Make Informed Decisions on Training
Originally published: 07.01.18 by Jeff McLanahan
Don’t let anyone decide for you — gather all the facts and come to your own conclusions.
In the home services industry, you want your technicians to provide options to the homeowner and allow them to choose what is best for them. There are technicians, however, who make decisions for the homeowner and do not present options.
Maybe it’s because they don’t believe in the product or perhaps they think your price is too expensive. Perhaps, due to their technical ability, they believe that some of these repairs or maintenance can be done esily and a homeowner would not be interested in a plan that does it for them. In any case, you’ll never know because the homeowner was never given the options from which to choose. And if an option is never presented, it will never be chosen.
Unfortunately, many contractors make decisions like these for their employees when it comes to providing training and development.
They decide that the employees are fully competent at their job and do not desire further development.
After all, the technology of a water heater has not changed drastically in the last 100 years, right? Some providers also decide that their workforce will not use online learning to continuously develop themselves because they belong to a different generation. They decide that their workforce only uses a phone to make calls and would never watch a training video or listen to a podcast on the device.
They also decide that when training is absolutely necessary for their teams, it would only be effective if delivered in a classroom setting, just like you have always done it.
Still, other company leaders mistakenly decide that their employees are happy and content doing what they’re doing and don’t want to learn another skill and may even refuse to learn a new skill.
After all, a technician does not want to interact a lot with the homeowner or be a salesman, they just want to turn a wrench. This type of mentality needs to change.
Several years ago, a learning management system (LMS) was proposed to a large, national home services company and they faced this mentality daily.
They were told the workforce would never embrace online learning for numerous reasons, such as, “They were an older generation that did not use technology” and “Technical skills training cannot be successfully taught in an online format.”
They were even told that hardly any of the workforce used email or owned a computer!
Regardless of the comments, they looked at several LMS vendors and made their own decision, opting for an LMS that had a simplistic look and feel, versus one that had so many options and buttons that its people would quickly feel overwhelmed.
They also chose one they could customize. Ease of use on the administrative side was a part of the decision making process as well.
When it was launched, the learning management system was a completely voluntary resource for the home services teams.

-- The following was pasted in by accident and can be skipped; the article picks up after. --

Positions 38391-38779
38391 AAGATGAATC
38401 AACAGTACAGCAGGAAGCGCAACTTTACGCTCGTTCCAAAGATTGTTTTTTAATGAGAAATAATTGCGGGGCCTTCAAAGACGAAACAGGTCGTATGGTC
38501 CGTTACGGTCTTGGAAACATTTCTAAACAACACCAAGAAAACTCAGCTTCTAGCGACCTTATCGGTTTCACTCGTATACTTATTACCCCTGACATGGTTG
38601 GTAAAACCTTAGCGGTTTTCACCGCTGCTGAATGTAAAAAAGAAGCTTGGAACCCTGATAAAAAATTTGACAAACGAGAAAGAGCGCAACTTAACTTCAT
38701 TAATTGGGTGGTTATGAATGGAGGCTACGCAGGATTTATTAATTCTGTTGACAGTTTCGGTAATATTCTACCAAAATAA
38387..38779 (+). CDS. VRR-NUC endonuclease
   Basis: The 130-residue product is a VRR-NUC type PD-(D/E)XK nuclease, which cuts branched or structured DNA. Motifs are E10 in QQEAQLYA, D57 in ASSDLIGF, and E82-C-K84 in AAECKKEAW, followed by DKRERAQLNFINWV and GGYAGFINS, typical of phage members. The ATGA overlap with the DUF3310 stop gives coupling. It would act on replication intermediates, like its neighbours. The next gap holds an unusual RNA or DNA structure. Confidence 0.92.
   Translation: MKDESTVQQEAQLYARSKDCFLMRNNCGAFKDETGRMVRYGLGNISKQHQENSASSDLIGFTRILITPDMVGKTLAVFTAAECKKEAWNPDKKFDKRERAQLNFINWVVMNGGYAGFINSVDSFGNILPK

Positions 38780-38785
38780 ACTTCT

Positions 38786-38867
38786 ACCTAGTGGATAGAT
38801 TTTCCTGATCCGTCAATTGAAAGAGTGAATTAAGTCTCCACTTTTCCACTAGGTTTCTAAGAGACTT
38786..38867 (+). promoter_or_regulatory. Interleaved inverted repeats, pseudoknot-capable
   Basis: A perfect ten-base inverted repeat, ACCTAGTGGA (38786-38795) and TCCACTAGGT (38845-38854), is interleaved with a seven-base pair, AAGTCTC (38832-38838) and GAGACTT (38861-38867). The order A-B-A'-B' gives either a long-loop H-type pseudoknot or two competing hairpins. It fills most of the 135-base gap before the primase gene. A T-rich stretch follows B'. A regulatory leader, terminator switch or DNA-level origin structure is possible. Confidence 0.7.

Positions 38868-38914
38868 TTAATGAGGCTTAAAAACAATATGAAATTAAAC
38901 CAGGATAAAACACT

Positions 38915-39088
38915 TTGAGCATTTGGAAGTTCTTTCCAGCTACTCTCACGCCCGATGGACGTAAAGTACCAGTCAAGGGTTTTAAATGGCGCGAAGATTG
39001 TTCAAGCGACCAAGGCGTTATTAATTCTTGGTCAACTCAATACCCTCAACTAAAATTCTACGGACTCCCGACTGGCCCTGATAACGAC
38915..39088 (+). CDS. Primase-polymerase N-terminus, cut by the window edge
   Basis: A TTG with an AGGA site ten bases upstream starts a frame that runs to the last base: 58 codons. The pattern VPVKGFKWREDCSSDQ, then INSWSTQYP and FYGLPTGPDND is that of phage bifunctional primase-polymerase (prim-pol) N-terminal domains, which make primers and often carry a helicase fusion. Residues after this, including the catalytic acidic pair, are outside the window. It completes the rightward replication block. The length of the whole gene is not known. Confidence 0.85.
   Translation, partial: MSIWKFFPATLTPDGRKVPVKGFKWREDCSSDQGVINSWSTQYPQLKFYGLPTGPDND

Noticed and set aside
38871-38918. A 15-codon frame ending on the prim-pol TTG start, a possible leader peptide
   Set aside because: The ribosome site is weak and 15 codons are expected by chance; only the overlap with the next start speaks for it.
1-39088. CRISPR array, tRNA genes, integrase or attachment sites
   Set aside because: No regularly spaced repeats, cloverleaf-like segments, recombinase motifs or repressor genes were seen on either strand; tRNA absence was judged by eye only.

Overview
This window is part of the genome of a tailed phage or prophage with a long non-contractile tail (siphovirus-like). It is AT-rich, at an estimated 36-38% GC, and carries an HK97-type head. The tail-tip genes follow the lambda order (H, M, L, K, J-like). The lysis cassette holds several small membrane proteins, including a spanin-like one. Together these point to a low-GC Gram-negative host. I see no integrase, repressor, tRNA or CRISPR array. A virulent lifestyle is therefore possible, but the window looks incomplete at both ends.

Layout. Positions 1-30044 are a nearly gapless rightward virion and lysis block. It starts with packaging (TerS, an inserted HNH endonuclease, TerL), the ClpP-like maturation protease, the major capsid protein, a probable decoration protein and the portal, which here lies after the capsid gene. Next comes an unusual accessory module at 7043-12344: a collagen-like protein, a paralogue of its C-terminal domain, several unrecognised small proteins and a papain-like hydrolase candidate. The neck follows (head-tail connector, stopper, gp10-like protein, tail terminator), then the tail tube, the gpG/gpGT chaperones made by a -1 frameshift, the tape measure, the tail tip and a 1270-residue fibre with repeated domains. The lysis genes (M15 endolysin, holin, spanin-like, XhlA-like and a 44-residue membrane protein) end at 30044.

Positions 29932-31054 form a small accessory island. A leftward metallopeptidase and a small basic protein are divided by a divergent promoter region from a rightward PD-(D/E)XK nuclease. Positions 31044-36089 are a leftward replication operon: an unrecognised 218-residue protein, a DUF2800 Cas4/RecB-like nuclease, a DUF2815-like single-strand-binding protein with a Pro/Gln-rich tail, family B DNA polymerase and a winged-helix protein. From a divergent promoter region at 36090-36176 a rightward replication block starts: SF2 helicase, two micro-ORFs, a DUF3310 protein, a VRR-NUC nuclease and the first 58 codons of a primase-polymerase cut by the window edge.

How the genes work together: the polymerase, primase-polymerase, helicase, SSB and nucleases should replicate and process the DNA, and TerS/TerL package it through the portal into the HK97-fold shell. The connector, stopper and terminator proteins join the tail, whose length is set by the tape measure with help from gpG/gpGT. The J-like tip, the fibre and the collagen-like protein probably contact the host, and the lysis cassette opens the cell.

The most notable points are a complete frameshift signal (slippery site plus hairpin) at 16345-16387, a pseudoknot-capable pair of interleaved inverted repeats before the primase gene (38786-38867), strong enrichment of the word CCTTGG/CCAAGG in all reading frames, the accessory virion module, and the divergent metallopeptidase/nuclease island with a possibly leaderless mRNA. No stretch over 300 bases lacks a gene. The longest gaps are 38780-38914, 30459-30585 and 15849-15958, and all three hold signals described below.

Content was provided on a regular basis but did not flood the system with so many choices that no one knew where to begin. The content varied so that no matter your role in the business, there was something applicable to you on a monthly basis, at a minimum.
Obviously you provided content on technical skills, but you also provided training courses on safety in the workplace, professional image and vehicle image, customer service on the phone, communication skills such as building rapport with a homeowner, suggesting additional products, and even presenting options to the homeowner.
Weekly, training-related emails were sent to the online users to help keep training top-of-mind and notify them of new course offerings. And by the end of the year, approximately 2,000 employees had voluntarily created an online LMS account and begun using the system. Those 2,000 employees also completed more than 10,000 online courses — in only eight months!
Were there some bumps in the road? Yes there were, and they learned from each one of them. Some examples include:
- Employees will sometimes forget their log in and/or password so they partnered with their LMS vendor and provided an “I Forgot My Password” feature.
- Some businesses do not have an optimal Internet plan, so their team provided minimum requirements to best utilize the system.
- Some courses were simply too long to watch in a single setting so people would not begin viewing them at all. For this, they used a bookmark feature so a user could stop in the middle of a course and when they returned, they had an option to begin where they left off previously.
- Some users will “multi-task” during a course and fail to retain the information provided, so the course creators began including user interactions regularly throughout content and added a quiz at the end of each course to test for retention. If it did not require a quiz, then it was not considered training, it was considered informational and could be sent out in an email.
In the first full year, the program grew to approximately 5,000 voluntary users and those users completed more than 40,000 online courses, and the numbers continued to increase each year.
This is not to say that if you implement a learning management system, your team will fully embrace it beginning on day one. It takes hard work and effort.
You will have early adopters and those you will have to build credibility with before they come on board.
But just as you do not want your employees making decisions for the homeowner on what they need or will use, you need not fall into the trap of making decisions for your teams on what they want or will use when it comes to training and technology.